Bonus Post: My Pantry Basics

Bonus Post:  My Pantry Basics

One of Jon’s co-workers asked me for this after he brought in some leftovers one day.  I think it was West African Peanut Soup.  Usually even something that seems exotic is actually very easy and requires very few ingredients you need to go out and buy. 

This is my list of basics, things that I always try to have on hand.  When you’re searching for recipes and you cook from scratch, it is much easier to decide what to cook when you already have a stocked pantry. 

One thing I love to do is go shopping based on my pantry basics.  Then I get home and search Pinterest based on what I feel like using.  For instance, a search for “chicken and black beans” will give you everything from enchiladas to soups and burrito bowls.  And if you shop based on my pantry basics, you’ll probably have everything else you need to make whatever you choose.  And the good thing about cooking is that you can almost always substitute.  You can always substitute brown rice for white, or honey for maple syrup, or parsley for cilantro (but not always cilantro for parsley).  Whatever, just go with it. 

Also, when it comes to produce, always buy what is on sale.  That is when it will taste the best, because it means it’s in season.  Do not buy strawberries in October or Brussels sprouts in April.  They will have traveled a long distance and will taste like nothing.  Just wait until they start to show up in the bins with the cheapest prices.  I’ll try to mostly post my recipes by season. 

I’m also going to link a few great articles here.  

This one will tell you which produce you should buy organic and which you shouldn’t worry about. 

And this one will tell you when different kinds of produce are in season at which times. 

Here are my pantry basics, divided into categories:

 

Grains and starches:

Brown Rice

Jasmine Rice

Long pasta (linguine, spaghetti, etc)

Short pasta (penne, rotini, etc)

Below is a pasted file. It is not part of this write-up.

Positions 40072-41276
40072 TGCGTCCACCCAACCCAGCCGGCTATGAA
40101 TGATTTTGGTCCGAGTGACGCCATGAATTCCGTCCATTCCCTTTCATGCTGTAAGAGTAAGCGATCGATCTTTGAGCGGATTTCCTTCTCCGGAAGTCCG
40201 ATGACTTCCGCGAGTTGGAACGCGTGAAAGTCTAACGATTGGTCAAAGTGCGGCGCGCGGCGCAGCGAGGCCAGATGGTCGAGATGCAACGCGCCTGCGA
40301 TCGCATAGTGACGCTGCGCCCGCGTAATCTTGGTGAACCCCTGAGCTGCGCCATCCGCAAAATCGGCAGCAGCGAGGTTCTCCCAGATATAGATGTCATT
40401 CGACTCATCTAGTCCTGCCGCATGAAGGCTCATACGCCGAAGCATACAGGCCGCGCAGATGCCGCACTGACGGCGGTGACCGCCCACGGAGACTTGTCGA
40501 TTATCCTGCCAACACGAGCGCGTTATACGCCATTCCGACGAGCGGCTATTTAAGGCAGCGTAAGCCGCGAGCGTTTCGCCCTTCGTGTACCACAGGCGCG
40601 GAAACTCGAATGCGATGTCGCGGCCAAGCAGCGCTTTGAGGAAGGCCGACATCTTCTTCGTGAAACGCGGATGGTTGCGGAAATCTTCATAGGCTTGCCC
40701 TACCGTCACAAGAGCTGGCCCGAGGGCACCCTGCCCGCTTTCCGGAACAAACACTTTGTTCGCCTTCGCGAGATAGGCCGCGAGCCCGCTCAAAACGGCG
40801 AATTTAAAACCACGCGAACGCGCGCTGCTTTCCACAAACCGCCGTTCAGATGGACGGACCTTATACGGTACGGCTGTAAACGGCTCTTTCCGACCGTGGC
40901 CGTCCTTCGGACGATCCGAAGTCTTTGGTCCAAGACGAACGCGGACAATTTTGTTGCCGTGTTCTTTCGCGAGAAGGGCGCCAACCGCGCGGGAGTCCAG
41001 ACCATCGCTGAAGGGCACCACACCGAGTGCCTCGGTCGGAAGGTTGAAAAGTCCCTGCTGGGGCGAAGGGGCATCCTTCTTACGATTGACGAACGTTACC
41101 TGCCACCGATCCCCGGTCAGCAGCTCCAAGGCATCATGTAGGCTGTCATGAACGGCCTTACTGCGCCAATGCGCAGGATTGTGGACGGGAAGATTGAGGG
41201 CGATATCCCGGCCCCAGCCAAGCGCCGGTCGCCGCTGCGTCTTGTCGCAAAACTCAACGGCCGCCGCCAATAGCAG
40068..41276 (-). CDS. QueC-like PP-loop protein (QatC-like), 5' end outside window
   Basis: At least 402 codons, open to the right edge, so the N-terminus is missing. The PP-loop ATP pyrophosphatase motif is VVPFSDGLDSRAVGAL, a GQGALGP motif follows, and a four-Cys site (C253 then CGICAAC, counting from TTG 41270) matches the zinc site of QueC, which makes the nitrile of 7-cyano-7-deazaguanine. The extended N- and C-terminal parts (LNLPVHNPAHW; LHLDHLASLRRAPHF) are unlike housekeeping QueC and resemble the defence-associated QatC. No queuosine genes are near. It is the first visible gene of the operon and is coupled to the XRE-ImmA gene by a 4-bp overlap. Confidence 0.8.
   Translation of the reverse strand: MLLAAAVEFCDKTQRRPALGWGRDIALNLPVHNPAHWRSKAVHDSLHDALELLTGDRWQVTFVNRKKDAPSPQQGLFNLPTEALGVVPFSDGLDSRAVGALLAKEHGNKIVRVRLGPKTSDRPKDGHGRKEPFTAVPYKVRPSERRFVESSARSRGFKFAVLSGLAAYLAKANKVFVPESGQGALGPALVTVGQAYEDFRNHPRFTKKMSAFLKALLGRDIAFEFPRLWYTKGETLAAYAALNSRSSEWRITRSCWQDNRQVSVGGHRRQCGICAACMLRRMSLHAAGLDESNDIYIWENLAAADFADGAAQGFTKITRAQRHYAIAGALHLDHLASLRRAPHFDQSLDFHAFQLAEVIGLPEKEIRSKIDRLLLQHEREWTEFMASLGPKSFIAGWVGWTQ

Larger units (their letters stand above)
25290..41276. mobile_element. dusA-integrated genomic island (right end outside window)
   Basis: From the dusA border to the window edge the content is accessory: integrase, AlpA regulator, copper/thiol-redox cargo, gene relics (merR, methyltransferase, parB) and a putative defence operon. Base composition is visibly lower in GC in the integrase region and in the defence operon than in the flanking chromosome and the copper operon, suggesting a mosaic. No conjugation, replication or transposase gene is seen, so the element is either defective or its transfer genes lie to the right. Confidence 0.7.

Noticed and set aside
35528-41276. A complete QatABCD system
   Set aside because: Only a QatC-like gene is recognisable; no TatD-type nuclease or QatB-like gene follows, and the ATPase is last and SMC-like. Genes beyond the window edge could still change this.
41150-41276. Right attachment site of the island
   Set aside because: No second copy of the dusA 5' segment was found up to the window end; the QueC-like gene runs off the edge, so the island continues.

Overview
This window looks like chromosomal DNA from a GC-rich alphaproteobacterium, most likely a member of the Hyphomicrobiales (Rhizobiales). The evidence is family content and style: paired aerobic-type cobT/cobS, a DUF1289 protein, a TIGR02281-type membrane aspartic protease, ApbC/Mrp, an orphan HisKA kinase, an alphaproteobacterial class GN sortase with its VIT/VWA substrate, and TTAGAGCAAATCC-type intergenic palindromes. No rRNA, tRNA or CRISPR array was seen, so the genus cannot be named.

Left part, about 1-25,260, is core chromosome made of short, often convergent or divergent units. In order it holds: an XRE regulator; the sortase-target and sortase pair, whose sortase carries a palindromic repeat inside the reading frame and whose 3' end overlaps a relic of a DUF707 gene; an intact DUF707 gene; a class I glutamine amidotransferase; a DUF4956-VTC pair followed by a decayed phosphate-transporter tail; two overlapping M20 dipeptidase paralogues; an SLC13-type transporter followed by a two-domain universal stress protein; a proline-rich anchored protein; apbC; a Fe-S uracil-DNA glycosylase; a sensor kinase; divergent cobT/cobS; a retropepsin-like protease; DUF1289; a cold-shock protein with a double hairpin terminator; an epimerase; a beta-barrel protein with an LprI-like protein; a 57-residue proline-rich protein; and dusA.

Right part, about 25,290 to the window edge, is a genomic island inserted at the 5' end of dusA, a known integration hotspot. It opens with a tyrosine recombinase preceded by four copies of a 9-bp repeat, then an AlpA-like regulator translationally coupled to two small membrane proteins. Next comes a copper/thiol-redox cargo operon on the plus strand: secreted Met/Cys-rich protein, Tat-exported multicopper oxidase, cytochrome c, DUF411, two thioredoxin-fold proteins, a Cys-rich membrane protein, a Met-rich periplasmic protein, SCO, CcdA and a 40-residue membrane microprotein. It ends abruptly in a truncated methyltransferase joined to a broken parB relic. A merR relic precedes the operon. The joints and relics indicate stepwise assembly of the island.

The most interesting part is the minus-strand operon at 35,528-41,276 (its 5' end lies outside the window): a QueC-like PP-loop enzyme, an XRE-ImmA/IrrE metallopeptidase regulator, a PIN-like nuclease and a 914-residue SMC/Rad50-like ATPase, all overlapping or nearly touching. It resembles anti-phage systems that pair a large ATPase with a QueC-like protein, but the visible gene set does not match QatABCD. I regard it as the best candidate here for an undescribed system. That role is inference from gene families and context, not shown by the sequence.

Potatoes (whatever kind is on sale)

Tortillas

 

Canned food:

Beans (black, kidney, cannellini, garbanzo, pinto, re-fried, etc)

Tomatoes (crushed, diced, etc)

Rotel

Corn

Cream of mushroom soup

Cream of chicken soup

Crushed pineapple

coconut milk

 

Sauces and condiments:

Jars of marinara sauce

Peanut butter

Jam/jelly

Barbecue sauce

Vinegars (rice wine, balsamic, white wine, red wine, white, etc)

Ketchup

Chicken base

Vegetable base

Hot sauce

Dijon mustard

Soy sauce

Worchestire sauce

Honey

Real maple syrup

Mayonnaise

 

Oils and baking:

Veg oil

Coconut oil

Olive oil

Pam spray

Brown sugar

White sugar

Dried fruit (raisins, cranberries, etc)

Flour

Breadcrumbs

Corn muffin mix

Baking Powder

Baking Soda

 

Produce:

Always garlic, onions, lemons, and other citrus. Other than that, buy what is on sale because that is what is in season.

Always some kind of salad greens, whatever you like or is on sale.

Always some kind of fresh herbs, whatever you like. Parsley goes with everything.

 

Meats frozen and portioned out for your family:

Chicken breasts

Bone in, skin on chicken thighs

Ground beef, turkey, or chicken

Boneless pork chops

 

Dairy:

Ricotta or cream cheese

Parmesan cheese wedge

Cheddar cheese block

Mozzarella cheese block

Salty or soft cheese (blue, goat, or feta)

Milk

Butter